Most people will leave their machine at the factory setting (typically 93 deg C). ie, set and forget. However, some espresso aficionados will love the ability to play with brew temperature. For a darker and more bitter-sweet espresso you can set the brew temperature up to 95. For something brighter and more acidic you can set the temperature down to 91. Awesome!


What is an Aus Spec coffee machine?

Italian Spec coffee machines are factory set to deliver brew water near 96 deg C to suit dark roast Coffee Robusta beans and deliver bitter sweet espresso. Aus Spec coffee machines are set near 93 deg C to suit brighter, lighter and fruiter Coffee Arabica beans that we enjoy in Australia.

With single boiler or dual boiler machines this isn’t a problem as temperature can be reduced using a digital controller (PID).

When it comes to heat exchanger espresso machines it’s a different story as Italian Spec machines run hot, meaning that the water in their E61 groups superheats to well over 100 deg C when the machines sit idle. This means that a cooling flush is needed before pulling a shot. A cooling flush isn’t just an extra step. The need for a cooling flush means that the thermal stability of these machines is terrible. Of course, thermal stability is critical to consistently brilliant espresso.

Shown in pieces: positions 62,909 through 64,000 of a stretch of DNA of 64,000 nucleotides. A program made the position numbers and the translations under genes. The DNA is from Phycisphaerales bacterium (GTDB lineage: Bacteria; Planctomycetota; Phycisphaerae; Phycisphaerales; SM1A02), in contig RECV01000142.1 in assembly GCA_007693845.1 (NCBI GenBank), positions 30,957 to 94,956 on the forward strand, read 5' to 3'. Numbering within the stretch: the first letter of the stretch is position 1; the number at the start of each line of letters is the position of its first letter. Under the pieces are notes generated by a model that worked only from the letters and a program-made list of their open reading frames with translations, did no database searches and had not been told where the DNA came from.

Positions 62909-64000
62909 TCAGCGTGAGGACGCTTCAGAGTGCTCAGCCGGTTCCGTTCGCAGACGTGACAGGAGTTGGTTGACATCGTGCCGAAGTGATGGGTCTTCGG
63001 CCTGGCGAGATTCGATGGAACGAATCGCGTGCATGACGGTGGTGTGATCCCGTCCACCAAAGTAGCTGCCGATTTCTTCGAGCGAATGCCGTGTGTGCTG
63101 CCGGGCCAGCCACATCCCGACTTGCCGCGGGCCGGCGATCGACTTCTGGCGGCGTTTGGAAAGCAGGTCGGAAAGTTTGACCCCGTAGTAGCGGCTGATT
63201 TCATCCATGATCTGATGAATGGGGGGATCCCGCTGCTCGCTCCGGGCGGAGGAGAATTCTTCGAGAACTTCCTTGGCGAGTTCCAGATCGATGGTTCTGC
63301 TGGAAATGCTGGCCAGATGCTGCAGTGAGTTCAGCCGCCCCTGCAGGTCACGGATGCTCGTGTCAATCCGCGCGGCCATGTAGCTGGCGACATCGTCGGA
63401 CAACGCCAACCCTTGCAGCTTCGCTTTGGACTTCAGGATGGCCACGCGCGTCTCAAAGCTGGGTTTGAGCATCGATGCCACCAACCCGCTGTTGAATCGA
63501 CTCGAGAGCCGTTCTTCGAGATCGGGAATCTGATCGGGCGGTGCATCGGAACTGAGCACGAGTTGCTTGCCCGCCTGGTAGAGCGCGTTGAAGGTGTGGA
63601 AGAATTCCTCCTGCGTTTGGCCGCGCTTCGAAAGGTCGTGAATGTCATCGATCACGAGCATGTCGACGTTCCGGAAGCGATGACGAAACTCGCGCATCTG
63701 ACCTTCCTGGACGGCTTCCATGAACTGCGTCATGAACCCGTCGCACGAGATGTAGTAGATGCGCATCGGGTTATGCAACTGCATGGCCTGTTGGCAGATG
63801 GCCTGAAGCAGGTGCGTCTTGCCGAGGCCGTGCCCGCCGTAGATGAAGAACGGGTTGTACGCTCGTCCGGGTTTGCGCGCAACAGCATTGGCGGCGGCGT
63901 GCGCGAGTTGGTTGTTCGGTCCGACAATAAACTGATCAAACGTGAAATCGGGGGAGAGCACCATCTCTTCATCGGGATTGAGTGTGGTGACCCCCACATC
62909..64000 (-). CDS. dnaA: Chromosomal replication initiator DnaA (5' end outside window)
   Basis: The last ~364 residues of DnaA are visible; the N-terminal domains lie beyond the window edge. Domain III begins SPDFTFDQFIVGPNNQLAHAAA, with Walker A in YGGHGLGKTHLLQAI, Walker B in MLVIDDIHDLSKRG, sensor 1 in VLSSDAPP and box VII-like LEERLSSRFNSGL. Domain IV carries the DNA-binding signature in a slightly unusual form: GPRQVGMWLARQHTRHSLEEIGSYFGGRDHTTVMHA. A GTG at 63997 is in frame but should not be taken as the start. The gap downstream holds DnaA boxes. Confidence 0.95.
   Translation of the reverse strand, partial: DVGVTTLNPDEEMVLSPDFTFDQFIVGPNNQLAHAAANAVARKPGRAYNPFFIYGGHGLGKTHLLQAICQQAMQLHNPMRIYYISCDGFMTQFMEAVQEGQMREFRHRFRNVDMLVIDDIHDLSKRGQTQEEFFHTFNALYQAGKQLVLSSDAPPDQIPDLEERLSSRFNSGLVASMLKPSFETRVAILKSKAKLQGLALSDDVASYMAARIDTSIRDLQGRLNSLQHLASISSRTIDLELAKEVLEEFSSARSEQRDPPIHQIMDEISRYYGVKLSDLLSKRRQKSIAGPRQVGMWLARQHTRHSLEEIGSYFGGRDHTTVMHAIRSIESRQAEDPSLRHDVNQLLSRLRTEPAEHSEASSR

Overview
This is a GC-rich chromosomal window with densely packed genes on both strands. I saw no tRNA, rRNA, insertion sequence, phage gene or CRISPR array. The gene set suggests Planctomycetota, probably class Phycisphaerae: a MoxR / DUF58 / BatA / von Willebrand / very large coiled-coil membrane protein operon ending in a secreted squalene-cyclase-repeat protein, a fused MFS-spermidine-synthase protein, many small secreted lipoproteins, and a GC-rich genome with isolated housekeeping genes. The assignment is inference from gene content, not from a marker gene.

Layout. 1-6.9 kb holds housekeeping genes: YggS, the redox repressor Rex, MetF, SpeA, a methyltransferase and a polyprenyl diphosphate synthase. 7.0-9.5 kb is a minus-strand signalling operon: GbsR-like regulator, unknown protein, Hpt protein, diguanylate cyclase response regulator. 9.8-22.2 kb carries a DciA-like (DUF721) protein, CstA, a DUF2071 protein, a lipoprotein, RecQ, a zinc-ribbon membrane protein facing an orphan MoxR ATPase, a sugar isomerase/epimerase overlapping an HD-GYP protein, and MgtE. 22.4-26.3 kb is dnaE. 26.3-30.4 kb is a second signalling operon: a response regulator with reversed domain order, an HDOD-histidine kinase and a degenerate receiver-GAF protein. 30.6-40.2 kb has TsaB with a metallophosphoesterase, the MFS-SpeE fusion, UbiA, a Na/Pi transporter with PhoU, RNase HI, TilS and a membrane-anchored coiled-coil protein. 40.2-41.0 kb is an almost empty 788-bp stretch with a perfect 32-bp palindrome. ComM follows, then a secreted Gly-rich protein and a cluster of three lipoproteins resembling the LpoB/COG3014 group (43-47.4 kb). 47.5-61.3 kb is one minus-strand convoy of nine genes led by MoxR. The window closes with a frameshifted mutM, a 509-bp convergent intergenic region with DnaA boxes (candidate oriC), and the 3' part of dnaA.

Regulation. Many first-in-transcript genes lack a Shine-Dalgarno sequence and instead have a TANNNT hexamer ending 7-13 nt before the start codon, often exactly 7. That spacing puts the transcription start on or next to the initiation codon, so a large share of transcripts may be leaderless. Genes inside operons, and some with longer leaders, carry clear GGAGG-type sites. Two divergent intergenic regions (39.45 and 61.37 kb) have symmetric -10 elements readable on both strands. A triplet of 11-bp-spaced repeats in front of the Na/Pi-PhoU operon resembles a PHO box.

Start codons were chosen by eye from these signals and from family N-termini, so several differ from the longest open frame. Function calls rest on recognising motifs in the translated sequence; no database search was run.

When you choose an Italian heat exchanger coffee machine make sure that you find one that has been factory modified to deliver brew water near 93 deg C. The modification isn't as simple as just reducing the boiler pressure. The theromosyphon also needs to be modified as well to keep the brew temperature stable. These machines are referred to as Aus Spec.